The goal or mission of supply chain management can be defined using Mr. Goldratt’s words as “Increase throughput while simultaneously reducing both inventory and operating expense.” In this definition, throughput refers to the rate at which sales to the end customer occur. Depending on the market being served, sales or throughput occurs for different reasons. In some markets, customers value and will pay for high levels of service. In other markets, customers seek simply the lowest
price for an item.

As we saw in the previous section, there are five areas where companies can make decisions that will define their supply chain capabilities:

Production; Inventory; Location; Transportation; and Information. Chopra and Meindl define these areas as performance drivers that can be managed to produce the capabilities needed for a given supply chain.

Effective supply chain management calls first for an understanding of each driver and how it operates. Each driver has the ability to directly affect the supply chain and enable certain capabilities. The next step is to develop an appreciation for the results that can be obtained by mixing different combinations of these drivers. Let’s start by looking at the drivers individually.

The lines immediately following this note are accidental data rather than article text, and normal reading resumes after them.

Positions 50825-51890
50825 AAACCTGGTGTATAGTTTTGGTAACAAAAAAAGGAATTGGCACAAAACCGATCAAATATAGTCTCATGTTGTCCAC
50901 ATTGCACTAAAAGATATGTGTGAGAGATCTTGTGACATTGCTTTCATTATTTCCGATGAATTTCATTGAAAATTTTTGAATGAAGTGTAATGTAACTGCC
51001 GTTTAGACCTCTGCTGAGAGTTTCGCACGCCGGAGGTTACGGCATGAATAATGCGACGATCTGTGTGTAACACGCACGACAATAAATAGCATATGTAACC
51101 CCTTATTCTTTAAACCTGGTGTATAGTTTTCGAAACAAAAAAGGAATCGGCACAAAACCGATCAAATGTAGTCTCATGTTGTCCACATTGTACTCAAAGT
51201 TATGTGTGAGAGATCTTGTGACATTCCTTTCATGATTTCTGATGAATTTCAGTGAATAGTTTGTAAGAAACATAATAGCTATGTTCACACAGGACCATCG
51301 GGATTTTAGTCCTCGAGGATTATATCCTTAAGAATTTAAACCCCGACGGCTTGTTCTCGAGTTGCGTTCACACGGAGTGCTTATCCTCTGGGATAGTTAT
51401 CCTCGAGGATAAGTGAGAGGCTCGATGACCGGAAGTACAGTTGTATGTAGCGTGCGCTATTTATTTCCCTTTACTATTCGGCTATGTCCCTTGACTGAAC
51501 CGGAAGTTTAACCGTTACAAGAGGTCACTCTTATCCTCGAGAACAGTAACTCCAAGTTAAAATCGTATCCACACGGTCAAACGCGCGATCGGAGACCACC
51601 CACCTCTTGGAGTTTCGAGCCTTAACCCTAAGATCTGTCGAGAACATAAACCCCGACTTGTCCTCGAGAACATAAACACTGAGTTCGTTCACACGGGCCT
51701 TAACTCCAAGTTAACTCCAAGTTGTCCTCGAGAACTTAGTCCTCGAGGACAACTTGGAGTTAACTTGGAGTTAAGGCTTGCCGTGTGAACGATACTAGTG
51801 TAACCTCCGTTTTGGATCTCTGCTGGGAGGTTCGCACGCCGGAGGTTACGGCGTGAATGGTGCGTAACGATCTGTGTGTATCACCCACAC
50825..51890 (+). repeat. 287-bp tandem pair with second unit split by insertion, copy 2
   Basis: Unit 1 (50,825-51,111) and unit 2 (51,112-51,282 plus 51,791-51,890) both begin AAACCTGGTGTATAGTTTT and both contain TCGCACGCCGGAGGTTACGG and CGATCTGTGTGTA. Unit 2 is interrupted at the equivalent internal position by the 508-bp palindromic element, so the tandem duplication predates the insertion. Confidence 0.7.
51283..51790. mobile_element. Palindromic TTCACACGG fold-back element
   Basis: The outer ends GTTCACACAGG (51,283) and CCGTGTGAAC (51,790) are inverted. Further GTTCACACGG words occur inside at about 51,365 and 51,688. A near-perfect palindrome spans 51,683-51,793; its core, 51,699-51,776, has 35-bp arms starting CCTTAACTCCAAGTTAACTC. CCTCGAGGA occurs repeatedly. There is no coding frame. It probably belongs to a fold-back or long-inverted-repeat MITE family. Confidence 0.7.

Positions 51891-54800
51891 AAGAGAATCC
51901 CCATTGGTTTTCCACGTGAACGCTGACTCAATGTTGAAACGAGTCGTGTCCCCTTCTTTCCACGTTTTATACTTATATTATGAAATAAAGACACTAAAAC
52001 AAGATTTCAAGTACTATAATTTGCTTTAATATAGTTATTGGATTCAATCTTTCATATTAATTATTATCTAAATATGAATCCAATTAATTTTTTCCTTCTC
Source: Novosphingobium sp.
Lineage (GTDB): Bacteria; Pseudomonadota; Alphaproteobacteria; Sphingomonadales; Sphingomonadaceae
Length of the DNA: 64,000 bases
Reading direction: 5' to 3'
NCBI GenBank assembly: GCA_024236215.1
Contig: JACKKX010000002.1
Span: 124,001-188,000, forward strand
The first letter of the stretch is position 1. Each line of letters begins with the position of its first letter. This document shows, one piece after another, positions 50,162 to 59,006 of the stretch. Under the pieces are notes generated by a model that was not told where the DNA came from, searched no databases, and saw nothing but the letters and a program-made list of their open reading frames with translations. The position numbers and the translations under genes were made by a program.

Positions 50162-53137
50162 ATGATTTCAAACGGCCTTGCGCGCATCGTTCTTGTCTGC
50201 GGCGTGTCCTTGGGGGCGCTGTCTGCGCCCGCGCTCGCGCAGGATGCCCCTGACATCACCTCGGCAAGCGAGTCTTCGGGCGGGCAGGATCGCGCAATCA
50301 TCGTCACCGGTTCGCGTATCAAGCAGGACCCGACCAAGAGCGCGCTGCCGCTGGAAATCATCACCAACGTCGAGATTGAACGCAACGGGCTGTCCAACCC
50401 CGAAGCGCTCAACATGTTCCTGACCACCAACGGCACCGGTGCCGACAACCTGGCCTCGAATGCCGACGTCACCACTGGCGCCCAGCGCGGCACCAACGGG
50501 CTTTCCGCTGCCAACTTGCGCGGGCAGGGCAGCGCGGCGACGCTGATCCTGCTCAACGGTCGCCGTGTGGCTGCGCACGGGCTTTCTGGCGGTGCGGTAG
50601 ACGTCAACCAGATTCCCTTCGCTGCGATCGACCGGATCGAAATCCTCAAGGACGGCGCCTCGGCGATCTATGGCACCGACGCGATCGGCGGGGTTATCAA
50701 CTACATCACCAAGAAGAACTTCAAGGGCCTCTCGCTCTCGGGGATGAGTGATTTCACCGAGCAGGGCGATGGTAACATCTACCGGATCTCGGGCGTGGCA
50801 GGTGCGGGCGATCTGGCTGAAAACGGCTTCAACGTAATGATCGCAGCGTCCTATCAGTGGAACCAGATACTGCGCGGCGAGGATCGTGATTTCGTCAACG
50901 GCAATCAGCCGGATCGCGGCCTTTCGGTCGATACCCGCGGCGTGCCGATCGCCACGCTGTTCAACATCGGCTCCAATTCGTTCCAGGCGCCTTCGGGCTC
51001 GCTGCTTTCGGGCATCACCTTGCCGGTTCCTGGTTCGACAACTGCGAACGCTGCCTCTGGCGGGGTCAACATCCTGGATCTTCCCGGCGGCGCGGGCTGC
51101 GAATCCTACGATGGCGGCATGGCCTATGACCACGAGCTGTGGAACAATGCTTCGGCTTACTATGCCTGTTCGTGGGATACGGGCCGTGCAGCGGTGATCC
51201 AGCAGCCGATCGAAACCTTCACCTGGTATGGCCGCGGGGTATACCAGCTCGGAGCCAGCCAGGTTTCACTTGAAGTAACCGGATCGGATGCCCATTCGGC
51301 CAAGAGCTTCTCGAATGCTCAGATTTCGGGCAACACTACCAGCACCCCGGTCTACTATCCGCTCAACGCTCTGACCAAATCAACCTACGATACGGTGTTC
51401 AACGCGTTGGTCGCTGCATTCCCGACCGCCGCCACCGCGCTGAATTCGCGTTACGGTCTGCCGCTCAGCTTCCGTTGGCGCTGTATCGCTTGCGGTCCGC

Production

Production refers to the capacity of a supply chain to make and store products. The facilities of production are factories and warehouses. The fundamental decision that managers face when making production decisions is how to resolve the trade-off between responsiveness and
efficiency. If factories and warehouses are built with a lot of excess capacity, they can be very flexible and respond quickly to wide swings in product demand. Facilities, where all or almost all capacity is being used, are not capable of responding easily to fluctuations in demand. On the other hand, capacity costs money and excess capacity is idle capacity not in use and not generating revenue. So the more excess capacity that exists, the less efficient the operation becomes.

Factories can be built to accommodate one of two approaches to manufacturing:

To be continued…